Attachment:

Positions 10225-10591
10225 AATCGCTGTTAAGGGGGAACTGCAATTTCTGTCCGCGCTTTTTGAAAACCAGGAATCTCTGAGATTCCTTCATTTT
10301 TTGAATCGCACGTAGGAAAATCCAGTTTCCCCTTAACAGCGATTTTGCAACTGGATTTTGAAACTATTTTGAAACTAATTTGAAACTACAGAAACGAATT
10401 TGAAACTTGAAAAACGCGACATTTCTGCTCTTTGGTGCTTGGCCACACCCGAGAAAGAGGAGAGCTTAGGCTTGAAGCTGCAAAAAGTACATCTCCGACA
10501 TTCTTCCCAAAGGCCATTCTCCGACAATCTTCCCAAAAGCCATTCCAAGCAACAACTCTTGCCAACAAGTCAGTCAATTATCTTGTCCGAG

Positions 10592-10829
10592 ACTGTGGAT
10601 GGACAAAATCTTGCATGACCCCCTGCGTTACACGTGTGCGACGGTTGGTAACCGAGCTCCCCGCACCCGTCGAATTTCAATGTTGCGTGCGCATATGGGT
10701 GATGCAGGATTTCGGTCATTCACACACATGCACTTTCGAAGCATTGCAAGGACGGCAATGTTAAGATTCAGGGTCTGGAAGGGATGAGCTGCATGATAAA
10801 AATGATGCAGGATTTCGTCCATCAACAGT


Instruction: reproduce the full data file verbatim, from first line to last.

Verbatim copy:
Positions 10225-10591
10225 AATCGCTGTTAAGGGGGAACTGCAATTTCTGTCCGCGCTTTTTGAAAACCAGGAATCTCTGAGATTCCTTCATTTT
10301 TTGAATCGCACGTAGGAAAATCCAGTTTCCCCTTAACAGCGATTTTGCAACTGGATTTTGAAACTATTTTGAAACTAATTTGAAACTACAGAAACGAATT
10401 TGAAACTTGAAAAACGCGACATTTCTGCTCTTTGGTGCTTGGCCACACCCGAGAAAGAGGAGAGCTTAGGCTTGAAGCTGCAAAAAGTACATCTCCGACA
10501 TTCTTCCCAAAGGCCATTCTCCGACAATCTTCCCAAAAGCCATTCCAAGCAACAACTCTTGCCAACAAGTCAGTCAATTATCTTGTCCGAG

Positions 10592-10829
10592 ACTGTGGAT
10601 GGACAAAATCTTGCATGACCCCCTGCGTTACACGTGTGCGACGGTTGGTAACCGAGCTCCCCGCACCCGTCGAATTTCAATGTTGCGTGCGCATATGGGT
10701 GATGCAGGATTTCGGTCATTCACACACATGCACTTTCGAAGCATTGCAAGGACGGCAATGTTAAGATTCAGGGTCTGGAAGGGATGAGCTGCATGATAAA
10801 AATGATGCAGGATTTCGTCCATCAACAGT